Have you seen the movie Spartacus? The arch-villain of the piece, played by Laurence Olivier, is Marcus Licinius Crassus. Like Spartacus, he was a real person. In fact, he was a good friend of Julius Caesar. He was a powerful general, but also a very, very rich businessman – so rich, it’s almost a wonder people don’t say rich as Crassus rather than rich as Croesus. His wealth equated to about $170 billion in modern terms. He was known for his avarice, but he was mainly a savvy businessman with a knack for buying things that were undervalued. He got many properties at fire sale prices – literally: if your building was on fire, he would offer to buy it on the spot – for a price that took into consideration its current state, of course – and if you sold, he would immediately bring in his private fire brigade to sort things out. But he was also a genial glad-hander, someone who greeted everyone by name in the street. Unfortunately for him, he felt his life wasn’t complete without a great military victory. Well, he got a defeat instead, in the course of which his life attained completion – or conclusion, anyway.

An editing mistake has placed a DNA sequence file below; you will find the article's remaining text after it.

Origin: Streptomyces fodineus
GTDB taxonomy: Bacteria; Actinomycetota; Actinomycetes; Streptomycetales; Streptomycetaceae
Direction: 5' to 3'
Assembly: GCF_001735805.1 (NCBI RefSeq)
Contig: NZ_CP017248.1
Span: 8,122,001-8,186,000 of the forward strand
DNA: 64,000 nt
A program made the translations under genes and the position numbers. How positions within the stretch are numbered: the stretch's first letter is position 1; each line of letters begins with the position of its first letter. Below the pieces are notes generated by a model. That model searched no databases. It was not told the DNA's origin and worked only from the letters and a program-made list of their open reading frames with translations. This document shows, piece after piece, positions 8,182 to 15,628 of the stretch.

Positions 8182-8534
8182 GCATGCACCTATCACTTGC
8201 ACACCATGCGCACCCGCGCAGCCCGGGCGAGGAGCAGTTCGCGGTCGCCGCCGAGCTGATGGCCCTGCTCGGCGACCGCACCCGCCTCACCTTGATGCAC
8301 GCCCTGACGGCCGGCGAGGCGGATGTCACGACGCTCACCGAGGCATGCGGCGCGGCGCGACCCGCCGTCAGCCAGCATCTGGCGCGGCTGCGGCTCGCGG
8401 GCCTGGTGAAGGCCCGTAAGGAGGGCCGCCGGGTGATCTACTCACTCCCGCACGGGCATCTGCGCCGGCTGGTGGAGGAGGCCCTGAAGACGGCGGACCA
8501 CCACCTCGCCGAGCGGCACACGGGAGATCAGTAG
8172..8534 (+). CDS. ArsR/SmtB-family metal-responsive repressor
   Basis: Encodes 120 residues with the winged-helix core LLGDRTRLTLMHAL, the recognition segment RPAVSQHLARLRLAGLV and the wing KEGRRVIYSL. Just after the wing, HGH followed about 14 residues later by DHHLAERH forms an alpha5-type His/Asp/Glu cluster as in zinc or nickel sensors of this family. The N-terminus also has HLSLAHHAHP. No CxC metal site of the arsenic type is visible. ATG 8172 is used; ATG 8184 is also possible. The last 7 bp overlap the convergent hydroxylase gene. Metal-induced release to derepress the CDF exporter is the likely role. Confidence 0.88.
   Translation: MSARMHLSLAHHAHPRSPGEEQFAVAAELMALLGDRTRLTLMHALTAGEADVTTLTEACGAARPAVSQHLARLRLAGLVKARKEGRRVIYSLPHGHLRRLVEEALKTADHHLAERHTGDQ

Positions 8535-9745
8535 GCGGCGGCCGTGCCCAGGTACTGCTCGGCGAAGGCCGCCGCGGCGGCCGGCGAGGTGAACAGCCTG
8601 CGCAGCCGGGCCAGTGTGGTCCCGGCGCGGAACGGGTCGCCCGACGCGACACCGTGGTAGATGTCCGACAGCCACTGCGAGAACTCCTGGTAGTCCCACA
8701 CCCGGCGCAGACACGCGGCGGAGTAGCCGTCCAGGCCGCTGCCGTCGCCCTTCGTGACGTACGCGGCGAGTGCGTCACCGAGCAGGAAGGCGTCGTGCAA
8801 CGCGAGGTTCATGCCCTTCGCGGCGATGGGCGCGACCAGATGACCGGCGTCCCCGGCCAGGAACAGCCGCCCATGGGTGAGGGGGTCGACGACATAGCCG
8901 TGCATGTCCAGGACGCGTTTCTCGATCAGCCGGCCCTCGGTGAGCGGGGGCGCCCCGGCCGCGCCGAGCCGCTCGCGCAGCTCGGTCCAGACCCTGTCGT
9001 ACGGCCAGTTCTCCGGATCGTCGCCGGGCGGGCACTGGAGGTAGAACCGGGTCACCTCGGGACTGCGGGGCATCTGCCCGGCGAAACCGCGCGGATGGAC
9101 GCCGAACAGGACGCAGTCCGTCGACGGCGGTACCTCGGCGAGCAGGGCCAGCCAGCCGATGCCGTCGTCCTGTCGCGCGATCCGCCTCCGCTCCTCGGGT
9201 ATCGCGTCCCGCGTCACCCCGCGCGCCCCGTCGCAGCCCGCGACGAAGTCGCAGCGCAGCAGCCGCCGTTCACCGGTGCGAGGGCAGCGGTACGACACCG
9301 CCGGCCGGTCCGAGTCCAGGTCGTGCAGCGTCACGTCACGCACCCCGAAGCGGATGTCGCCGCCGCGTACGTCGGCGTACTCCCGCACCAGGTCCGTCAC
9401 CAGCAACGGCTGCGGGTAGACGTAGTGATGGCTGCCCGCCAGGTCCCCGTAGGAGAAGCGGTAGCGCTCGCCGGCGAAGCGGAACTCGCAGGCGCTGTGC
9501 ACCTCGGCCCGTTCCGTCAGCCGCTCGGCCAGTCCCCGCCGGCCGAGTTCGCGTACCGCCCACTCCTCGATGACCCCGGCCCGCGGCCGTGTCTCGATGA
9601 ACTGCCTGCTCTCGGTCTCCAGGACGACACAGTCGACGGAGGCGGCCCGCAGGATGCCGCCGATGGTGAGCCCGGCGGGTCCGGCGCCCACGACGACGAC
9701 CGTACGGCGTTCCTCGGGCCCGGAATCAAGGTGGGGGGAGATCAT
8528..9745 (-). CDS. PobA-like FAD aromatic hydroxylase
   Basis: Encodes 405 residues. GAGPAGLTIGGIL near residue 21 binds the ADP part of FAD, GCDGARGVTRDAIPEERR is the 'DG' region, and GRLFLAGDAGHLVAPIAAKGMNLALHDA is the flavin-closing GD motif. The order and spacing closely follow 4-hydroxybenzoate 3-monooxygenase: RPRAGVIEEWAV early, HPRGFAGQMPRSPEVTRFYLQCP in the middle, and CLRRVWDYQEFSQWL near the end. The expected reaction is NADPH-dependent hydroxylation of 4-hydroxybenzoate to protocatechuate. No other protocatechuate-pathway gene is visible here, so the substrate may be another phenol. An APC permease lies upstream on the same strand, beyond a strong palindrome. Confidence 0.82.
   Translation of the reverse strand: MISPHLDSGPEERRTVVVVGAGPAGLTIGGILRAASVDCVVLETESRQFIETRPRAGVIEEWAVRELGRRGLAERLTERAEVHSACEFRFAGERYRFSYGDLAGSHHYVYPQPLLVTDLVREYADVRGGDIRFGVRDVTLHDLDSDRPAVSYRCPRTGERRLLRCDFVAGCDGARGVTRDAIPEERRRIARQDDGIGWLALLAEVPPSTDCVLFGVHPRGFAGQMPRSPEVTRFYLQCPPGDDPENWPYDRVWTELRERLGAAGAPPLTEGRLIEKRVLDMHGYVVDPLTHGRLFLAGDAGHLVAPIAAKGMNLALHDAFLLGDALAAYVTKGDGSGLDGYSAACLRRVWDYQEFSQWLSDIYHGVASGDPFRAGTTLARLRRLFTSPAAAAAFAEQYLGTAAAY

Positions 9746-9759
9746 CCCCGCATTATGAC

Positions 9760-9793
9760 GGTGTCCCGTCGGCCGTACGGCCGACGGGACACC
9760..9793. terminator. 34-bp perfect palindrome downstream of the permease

So is this the sort of guy you would call “fatty”? Well, if his father was Publius Licinius “Rich Dude” Fatty, then, yeah, you would call this guy Marcus Licinius Fatty (also given the nickname “Rich Dude” – well, in Latin, Dives.) You see, crassus is Latin for “fat” – think of gras, its modern French descendant. And why not? If you eat food that’s fatty you call it rich, no?
And whatever you may think of Crassus and his behaviour, and his type, however crass you may find him (and, for that matter, however Monty-Pythonish his name may seem), he didn’t actually inspire the word crass. It came straight from the common Latin. It also mean “solid” and “thick” in Latin, you see. So it was an easy borrowing into English for it to mean “gross, stupid, dense, unrefined.”
But does the word fit its meaning? It’s not a dull or heavy-sounding word; the stop and fricative are voiceless. But it’s capable of communicating a certain crudity nonetheless, from craw to ass. Francophones may think of cracher, “spit”; English echoes include crash and all those grabbing, tooth-grinding, growling words such as crap, crank, cramp, crack, crab… but note that there is also craft and, for that matter, class and grass. This word could have kept better company and it would have fit in. Still, its crash and its blaring brass seem to match the bad manners and the blatant avarice. After all, the words it most commonly modifies include commercialism and materialism.
And all of us who are just out looking for opportunities to get more money – like anyone would, because who doesn’t want more money? – well, wouldn’t we, when confronted with our cupidity, look up, surprised, and say, “Crass? Us?” Yes, mark us so; we’re thick as thieves.
I thank Roberto De Vido for suggesting crass and Crassus.